Distinguished Service Medal, GV, (Boy, HMS Alcantara)


Distinguished Service Medal, GV, 1st type (Boy 1st Cl., Horace Matthew Richardson, HMS Alcantara, 29 Feb.1916. LG 22 June 1916. NVF

Horace Matthew Richardson was born in Chatham in 1899 and enlisted in the RN as a Boy 2nd class in January 1915. By April he had been drafted to the Alcantara. She was a 15,000 ton liner completed in 1914; she was requisitioned by the Navy, converted to an armed merchant cruiser and deployed with the 10th Cruiser Squadron in the blockade of Germany.

On the morning of 29 February 1916 she approached a suspicious merchant ship displaying Norwegian colours. She was just about to launch a boat with a boarding crew to inspect the ship when the Norwegian flag was hauled down, a German ensign hoisted in its place, and concealed guns opened a hot fire. The ship was the German armed merchant cruiser Greif, outward bound on a raiding mission. She also launched a torpedo which struck the Alcantara, and one of her shells destroyed the British ship’s steering gear. Alcantara quickly returned fire. The two cruisers closed to the point-blank range of 800 yards, like frigates of the Napoleonic wars and, in the end, each sank the other.

And it was in the ensuring chaos in the water that Richardson was particularly noted for his gallantry:

‘Some fifteen of Alcantara’s boats or Engleheart rafts, and two rafts made on board, floated clear of the ship. Swimmers immediately began making for them. Some port side boats, their falls cut or shot away, floated clear when the ship went down but they were badly damaged and most of them sank. Men helped each other to survive. Both John Howell-Price and young Horace Richardson, Boy 1st Class, jumped out of their boats and gave other men their places …’ (“Deeds That Thrill the Empire”)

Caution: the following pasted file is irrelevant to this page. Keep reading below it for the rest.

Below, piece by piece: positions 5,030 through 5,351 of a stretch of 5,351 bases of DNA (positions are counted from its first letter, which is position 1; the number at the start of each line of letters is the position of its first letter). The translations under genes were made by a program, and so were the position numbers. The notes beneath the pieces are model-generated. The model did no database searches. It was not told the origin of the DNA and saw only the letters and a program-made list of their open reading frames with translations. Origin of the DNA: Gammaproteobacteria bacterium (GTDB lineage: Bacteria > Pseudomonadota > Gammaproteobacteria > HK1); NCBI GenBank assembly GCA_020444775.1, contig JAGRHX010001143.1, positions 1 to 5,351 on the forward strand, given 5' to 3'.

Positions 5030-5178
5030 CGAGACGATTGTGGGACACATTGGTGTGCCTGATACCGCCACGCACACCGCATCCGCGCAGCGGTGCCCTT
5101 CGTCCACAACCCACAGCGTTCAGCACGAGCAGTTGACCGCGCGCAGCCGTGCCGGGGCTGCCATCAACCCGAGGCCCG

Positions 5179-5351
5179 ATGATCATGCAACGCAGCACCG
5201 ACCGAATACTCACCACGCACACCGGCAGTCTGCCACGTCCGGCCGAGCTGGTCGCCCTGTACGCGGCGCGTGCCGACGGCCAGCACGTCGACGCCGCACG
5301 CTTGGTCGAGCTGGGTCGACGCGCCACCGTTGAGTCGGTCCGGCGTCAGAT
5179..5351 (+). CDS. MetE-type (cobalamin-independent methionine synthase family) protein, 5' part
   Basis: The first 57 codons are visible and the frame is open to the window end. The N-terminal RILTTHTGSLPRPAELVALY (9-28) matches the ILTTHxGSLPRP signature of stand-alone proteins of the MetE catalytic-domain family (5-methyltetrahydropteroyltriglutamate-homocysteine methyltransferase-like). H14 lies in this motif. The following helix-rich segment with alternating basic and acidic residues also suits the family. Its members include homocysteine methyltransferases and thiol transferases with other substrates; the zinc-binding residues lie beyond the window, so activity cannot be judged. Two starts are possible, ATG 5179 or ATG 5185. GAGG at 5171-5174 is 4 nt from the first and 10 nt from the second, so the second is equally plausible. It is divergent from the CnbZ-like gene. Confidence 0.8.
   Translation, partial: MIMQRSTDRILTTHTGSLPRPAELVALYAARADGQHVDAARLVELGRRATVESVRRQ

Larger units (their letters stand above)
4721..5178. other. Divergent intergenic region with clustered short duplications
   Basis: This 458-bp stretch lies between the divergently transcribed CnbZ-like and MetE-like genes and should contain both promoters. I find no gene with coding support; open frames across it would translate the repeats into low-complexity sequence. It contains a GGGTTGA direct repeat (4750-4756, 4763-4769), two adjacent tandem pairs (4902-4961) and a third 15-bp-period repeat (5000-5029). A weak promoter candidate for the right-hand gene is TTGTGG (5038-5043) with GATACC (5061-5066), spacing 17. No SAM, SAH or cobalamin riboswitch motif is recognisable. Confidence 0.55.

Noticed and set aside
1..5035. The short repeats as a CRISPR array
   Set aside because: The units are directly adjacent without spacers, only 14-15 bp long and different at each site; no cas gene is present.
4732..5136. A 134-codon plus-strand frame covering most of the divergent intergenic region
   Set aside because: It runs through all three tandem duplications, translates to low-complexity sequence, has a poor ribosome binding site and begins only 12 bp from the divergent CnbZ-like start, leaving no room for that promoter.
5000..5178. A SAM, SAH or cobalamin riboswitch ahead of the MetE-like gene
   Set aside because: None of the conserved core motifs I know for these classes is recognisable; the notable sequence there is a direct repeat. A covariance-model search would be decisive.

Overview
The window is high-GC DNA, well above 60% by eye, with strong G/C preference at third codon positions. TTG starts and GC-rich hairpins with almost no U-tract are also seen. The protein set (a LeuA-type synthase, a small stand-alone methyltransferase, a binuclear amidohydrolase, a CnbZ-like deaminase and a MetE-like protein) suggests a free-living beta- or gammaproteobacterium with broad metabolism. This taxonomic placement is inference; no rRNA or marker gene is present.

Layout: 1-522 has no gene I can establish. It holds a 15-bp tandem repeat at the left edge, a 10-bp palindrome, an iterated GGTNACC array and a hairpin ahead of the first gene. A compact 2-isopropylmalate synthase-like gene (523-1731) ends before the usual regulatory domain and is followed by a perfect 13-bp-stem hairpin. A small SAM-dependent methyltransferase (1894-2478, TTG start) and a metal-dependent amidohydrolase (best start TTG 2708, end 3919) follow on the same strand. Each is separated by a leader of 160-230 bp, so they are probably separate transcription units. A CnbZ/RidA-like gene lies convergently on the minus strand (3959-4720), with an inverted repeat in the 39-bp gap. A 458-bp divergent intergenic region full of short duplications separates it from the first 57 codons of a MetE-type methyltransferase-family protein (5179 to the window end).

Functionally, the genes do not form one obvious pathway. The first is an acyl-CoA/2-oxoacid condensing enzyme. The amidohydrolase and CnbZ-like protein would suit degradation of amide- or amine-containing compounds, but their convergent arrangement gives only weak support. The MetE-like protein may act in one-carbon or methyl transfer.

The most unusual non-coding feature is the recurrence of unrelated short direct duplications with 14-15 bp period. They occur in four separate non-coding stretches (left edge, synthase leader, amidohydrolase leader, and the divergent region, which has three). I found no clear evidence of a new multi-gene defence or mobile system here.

Bearing in mind that this incident took place in February, north of the Shetland Islands, this was no empty gesture; had they not been rescued so promptly, it is likely that they would quickly have died of cold. Lieutenant Howell-Price received a D.S.C., to which he added a D.S.O. for service in the Zeebrugge raid in April 1918, and ‘young Richardson’ his D.S.M. He was still only sixteen at the time and was possibly the youngest ever to receive the DSM.

The Alcantara’s loss amounted to five officers and 69 men, of whom nearly all were killed by the torpedo, and of the 321 officers and men with which the Greif entered the fight, five officers and 115 men were rescued from the sea and made prisoners by the British destroyers that came upon the scene. The remaining 201 went to the bottom with their ship.

Richardson was invalided from the Navy in October 1919.

Sold with copied record of service and other research.


Provenance: R. C. Witte Collection, Dix Noonan Webb, December 2007.

D.S.M. London Gazette 22 June 1916.